Books, Prehistory, Archaeologia Volume 15 Section XI Page 126
Archaeologia Volume 15 Section XI Page 126 is in Archaeologia Volume 15.
Heytesbury, June 29, 1803.
On my return from Stonehenge last Wednesday, (where I had been to open some barrows with Mr. Coxe) I was surprised to find a large string of beads, which had been taken out of the large barrow on Upton-Lovell Downs near you. This barrow is bell-shaped, surrounded with a deep ditch, and small vallum, the diameter at the base is 105 feet, its elevation 11 feet, and from its large size is called Upton Great Barrow [Map]. [e] On enquiry I found it had been opened in my absence by a labouring man, who is often employed, in digging flints on those Downs for the turnpike roads; his views were the hopes of finding treasure, but on finding nothing but burnt bones and the beads, he sent for me; but being absent, my brother and one of my daughters went, and having persuaded him to defist from further pursuits till my return, they brought away the beads. When I saw the barrow, I found he had made a large trench near the centre, when, at the depth of nearly eleven feet, he found a circular cist in the native chalk; this contained burnt human bones, with which were deposited 48 beads; of these 16 were of green and blue glass [f] "in long pieces notched between, so as to resemble a string of beads," 5 were of canal-coal or jet, and the remaining 57 of red amber; among the latter was one of a large size; the very small ones fell to pieces soon after their exposure to the air, but the large ones are in good preservation. Mr. Crocker has drawn a sample of each very accurately, as you will see on comparing. A neighbouring farmer, Mr. Baker of Chiltern, having brought two labourers to assist; these with the same man worked all day in making further researches, but we were not able to discover any thing else, except a variety of animal bones; and abundance of black ashes and charred wood. I am therefore of opinion that this large tumulus was erected over the remains of some illustrious female, for such the beads indicate; had there been more than one interment, I think we should certainly have discovered them, as we made some very large sections in those parts of the barrow where they are generally found.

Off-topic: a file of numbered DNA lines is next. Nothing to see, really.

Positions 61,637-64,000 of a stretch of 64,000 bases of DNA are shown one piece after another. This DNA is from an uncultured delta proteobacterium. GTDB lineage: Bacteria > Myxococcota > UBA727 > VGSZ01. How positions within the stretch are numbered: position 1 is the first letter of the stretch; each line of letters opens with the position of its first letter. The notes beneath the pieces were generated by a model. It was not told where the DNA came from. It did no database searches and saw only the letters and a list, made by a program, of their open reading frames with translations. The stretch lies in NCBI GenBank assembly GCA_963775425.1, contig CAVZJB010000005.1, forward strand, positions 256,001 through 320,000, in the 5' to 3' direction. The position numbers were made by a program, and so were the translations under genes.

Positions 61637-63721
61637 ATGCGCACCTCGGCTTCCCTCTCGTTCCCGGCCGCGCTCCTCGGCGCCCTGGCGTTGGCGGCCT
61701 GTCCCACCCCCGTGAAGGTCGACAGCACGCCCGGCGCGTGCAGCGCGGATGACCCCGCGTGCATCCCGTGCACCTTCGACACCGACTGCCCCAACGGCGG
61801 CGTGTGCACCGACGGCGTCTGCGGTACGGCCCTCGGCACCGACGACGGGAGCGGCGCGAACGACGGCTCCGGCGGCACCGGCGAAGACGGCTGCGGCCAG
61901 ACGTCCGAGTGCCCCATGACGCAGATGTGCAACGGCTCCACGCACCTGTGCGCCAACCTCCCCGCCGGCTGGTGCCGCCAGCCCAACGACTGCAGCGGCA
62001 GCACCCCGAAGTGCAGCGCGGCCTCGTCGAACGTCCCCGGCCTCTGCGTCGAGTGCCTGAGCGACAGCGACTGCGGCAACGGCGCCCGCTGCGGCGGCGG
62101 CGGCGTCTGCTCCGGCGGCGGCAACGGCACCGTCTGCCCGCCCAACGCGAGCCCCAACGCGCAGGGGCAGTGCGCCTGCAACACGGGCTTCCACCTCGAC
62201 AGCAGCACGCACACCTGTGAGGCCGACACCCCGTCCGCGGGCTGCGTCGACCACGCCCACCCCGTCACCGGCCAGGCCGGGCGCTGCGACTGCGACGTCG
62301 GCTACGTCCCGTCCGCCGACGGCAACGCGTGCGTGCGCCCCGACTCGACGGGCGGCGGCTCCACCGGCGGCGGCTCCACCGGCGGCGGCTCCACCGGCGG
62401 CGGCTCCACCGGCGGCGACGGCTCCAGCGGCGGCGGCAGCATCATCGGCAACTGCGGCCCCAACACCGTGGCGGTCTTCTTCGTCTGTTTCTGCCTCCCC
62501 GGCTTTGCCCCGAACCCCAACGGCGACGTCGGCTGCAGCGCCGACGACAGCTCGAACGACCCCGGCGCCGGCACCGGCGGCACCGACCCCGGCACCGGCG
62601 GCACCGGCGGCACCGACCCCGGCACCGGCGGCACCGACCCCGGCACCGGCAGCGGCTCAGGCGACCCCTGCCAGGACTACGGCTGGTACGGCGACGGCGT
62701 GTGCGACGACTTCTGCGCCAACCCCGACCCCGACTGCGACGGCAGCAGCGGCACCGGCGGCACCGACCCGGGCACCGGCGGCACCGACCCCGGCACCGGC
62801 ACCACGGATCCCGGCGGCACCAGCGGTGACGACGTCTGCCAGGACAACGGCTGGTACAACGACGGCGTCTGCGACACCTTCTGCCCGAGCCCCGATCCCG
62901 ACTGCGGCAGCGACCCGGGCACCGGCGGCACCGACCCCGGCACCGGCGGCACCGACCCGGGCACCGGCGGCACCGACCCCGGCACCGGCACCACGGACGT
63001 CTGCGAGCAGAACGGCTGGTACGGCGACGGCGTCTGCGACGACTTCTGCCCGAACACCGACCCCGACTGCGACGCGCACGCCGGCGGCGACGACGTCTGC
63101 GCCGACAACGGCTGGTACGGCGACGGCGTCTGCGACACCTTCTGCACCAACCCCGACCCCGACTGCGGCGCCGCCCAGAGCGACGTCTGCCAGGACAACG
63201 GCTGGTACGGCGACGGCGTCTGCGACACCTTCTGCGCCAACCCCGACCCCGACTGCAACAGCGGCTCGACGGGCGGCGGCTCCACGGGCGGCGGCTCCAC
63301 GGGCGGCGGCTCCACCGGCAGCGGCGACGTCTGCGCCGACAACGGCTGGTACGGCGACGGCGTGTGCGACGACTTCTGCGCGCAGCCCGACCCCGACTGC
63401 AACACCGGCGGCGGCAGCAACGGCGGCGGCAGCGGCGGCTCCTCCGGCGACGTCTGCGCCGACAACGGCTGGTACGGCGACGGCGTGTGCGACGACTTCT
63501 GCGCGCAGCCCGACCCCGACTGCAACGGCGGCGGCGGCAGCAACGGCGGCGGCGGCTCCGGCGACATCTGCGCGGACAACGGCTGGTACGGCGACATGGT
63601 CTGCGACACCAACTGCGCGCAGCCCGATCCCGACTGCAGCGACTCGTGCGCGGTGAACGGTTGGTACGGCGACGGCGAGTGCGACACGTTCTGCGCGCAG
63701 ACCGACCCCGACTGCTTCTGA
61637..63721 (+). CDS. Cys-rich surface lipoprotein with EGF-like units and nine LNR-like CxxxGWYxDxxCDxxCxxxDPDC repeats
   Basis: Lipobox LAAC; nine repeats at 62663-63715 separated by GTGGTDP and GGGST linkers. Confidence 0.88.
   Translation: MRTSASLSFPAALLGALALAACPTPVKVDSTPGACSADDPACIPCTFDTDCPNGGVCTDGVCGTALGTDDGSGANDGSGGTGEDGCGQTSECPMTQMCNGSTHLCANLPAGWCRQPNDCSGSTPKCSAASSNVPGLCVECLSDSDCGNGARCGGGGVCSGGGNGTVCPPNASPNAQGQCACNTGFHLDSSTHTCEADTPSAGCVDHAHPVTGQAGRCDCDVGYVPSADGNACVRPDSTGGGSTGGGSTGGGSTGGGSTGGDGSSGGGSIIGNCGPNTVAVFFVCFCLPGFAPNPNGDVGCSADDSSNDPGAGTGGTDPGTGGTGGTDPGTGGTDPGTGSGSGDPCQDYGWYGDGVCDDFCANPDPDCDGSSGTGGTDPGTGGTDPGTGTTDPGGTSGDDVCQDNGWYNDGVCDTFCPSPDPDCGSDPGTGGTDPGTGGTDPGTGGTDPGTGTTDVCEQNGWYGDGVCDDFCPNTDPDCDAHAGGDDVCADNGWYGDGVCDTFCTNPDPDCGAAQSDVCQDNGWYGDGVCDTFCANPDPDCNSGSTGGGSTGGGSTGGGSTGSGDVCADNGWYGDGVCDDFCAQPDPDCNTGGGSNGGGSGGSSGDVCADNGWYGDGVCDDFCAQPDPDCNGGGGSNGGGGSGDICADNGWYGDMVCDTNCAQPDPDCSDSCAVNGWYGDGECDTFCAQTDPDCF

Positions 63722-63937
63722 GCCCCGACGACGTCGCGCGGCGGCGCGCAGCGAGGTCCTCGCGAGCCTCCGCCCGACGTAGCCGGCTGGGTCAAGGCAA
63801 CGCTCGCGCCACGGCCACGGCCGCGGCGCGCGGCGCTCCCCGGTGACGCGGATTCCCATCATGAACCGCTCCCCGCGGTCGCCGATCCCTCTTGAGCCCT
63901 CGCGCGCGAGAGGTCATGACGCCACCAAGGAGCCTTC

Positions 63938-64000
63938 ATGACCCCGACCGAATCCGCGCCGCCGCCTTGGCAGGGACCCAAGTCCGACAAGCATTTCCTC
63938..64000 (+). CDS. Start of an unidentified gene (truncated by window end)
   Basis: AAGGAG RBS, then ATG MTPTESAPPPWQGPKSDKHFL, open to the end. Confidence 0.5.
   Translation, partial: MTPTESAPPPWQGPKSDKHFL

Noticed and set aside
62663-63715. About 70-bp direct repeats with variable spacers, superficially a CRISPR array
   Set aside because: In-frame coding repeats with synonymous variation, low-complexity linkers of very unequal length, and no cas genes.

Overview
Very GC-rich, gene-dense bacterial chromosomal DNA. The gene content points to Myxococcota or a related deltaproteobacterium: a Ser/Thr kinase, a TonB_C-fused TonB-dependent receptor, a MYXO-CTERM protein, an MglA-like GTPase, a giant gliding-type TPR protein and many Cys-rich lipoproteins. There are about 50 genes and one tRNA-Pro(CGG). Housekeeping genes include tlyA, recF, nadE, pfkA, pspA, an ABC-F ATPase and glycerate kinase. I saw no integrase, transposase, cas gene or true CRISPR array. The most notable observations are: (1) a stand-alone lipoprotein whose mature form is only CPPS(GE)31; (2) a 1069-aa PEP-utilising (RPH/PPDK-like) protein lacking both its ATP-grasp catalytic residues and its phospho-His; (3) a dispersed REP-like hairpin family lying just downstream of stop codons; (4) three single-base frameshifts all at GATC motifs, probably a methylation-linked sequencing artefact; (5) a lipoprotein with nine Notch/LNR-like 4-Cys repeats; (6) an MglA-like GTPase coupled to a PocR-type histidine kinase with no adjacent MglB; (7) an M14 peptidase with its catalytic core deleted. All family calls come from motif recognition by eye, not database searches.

I am very respectfully.
Your faithful Servant,
Note e. I have accompanied this with a drawing of the barrow, and part of the beads, by Mr. Crocker, and request your acceptance of them.
Note f. Theese are finely coated with the Armatura acquired by lying a length of time in the earth.